Book: Chill: Discover the Cool (and Creative) Side of Your Fridge
Author: Allan Peterkin
Illustrator: Mike Shiell
Age Range: 9-12
I have to admit that when Raab Associates sent me a copy of Chill: Discover the Cool (and Creative) Side of Your Fridge, I kind of scratched my head. Really? A book about refrigerators? But it was an engaging, small-format hardcover (a little larger than a mass-market paperback), with bright colors, glossy pages, and a mix of text and illustrations. So I opened it up, to see what it was all about. And I'm surprised to report that this book had me pealing with laughter.
It's a tongue-in-cheek look at the history of refrigeration, with primary emphasis on the importance of refrigerator art as a form of artistic expression. It's hard to even know if this is a book that should be considered nonfiction. It's filled with "factoids", but even those are related in a light-hearted manner. For example: "Neodymium magnets can hold up to one hundred times their weight. (They can also stop cardiac pacemakers, so keep Granny away from the fridge!)". There are also sections like "Where Did Fridge Art Come From?" by Lady Sibyl Snivel, the British Institute of Refrigerative Expression." and "The Brainwashing Fridge" (how to manipulate your refrigerator art to convince your parents to buy you a puppy).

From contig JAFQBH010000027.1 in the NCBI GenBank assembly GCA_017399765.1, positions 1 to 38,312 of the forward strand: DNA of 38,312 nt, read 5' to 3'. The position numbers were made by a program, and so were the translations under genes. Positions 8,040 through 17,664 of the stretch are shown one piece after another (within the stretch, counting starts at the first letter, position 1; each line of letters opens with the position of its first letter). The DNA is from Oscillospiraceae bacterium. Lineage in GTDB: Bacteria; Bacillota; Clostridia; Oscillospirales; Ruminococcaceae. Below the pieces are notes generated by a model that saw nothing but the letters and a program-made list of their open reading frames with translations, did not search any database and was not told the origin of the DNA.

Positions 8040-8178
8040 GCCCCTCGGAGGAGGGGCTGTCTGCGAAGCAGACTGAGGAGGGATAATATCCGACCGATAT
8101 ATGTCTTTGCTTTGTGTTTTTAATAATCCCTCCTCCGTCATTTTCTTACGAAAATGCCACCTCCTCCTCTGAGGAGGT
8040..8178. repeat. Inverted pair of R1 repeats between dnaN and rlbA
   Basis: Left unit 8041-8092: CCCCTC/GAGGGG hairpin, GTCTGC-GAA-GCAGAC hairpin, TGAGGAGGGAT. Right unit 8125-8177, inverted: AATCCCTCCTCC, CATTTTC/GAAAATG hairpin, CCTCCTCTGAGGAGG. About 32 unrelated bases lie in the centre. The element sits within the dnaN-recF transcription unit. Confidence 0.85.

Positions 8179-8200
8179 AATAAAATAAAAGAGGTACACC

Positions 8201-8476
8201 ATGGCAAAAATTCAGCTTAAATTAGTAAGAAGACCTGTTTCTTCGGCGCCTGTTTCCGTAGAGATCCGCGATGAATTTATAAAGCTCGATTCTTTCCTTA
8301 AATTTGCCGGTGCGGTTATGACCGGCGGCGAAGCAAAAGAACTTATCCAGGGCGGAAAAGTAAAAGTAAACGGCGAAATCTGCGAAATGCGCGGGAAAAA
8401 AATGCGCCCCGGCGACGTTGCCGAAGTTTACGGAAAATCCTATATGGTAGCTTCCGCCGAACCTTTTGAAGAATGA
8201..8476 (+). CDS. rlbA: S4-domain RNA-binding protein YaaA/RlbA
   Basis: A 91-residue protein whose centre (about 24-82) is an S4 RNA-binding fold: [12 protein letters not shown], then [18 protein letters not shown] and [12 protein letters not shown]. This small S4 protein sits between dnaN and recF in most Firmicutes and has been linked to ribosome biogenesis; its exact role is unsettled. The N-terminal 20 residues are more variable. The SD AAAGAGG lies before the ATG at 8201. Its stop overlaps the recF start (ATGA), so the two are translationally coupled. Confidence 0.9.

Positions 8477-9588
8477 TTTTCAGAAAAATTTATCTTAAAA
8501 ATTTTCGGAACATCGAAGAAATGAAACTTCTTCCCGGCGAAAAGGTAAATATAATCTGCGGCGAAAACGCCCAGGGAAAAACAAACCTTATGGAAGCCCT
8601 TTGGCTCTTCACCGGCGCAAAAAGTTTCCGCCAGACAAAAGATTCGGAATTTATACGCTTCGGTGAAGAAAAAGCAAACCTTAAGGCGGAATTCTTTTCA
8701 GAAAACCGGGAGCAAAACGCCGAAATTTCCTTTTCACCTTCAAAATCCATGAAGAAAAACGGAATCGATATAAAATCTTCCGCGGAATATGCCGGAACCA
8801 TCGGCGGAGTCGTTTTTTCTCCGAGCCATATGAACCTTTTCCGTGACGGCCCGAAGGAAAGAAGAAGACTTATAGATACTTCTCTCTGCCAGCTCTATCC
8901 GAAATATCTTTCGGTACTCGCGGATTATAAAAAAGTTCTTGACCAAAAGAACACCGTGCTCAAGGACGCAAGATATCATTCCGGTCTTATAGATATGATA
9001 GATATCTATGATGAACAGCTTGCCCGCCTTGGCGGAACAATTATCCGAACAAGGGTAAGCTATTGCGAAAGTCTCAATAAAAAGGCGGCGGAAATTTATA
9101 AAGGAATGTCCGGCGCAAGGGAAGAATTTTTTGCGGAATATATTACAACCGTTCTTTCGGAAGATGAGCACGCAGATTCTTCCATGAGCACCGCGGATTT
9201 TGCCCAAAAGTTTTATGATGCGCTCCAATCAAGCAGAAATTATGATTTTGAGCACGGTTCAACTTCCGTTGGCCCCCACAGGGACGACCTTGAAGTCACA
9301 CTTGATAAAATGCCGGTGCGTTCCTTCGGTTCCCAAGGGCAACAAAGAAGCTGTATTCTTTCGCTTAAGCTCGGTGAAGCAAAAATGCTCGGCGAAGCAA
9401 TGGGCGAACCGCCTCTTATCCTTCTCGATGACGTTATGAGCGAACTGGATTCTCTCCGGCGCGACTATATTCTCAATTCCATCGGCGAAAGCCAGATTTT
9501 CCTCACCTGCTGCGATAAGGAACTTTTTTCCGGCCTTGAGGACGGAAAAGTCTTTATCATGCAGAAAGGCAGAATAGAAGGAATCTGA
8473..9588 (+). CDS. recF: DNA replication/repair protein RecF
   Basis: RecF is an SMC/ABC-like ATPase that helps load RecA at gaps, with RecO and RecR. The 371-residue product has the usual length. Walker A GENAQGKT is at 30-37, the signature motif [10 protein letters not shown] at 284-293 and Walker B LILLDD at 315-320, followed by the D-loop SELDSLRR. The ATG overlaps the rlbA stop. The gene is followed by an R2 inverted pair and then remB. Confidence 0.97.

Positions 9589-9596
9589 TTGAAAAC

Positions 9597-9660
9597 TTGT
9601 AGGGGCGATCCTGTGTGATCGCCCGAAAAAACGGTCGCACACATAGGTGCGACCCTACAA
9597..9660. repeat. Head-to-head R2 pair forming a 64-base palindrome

Here are a few things that made me laugh:
- In a section with quotes about fridge art: "Sticking rubber snakes on the fridge is a perfect way to annoy my big sister - Leonard, devious sibling"
- and, "My fridge reminds me, every morning, of my current infatuations with people, places and things" -- Paris Stilton, cheesy starlet".
- and "Every time I get expelled, putting up the fridge magnets in my new dorm room makes it feel like home -- Ned, boarding school reject"
There are quizzes, like identify the celebrity fridge (Cleopatra's has a note to buy eye liner" and interpretations from Dr. Henry Froid (pronounced Freud) about what your refrigerator art might be telling you ("Narcissists display far too many pictures of their self-absorbed selves and they endlessly detail their achievements." There are even lists of taboo refrigerator behavior, and things NOT to stick on your fridge.
As you can see, it's all rather irreverent, but definitely entertaining. I must admit that I lost interest during a longer section about different styles of fridge design (birthday, letter tiles, etc.). But I can imagine that kids might be inspired to undertake actual craft projects from some of these ideas. The end of the book even includes some recommendations for becoming an entrepreneurial magnet maker. In short, this could make an entertaining gift book for reluctant middle-grade readers, looking for humor and/or ideas for quirky, creative projects. I'm still a bit bemused that I enjoyed a book about refrigerators, but I did.
Publisher: Kids Can Press
Publication Date: March 1, 2009
Source of Book: Review copy from Raab Associates
Today's Nonfiction Monday wrap-up is at Lori Calabrese Writes!
© 2009 by Jennifer Robinson of Jen Robinson's Book Page. All rights reserved.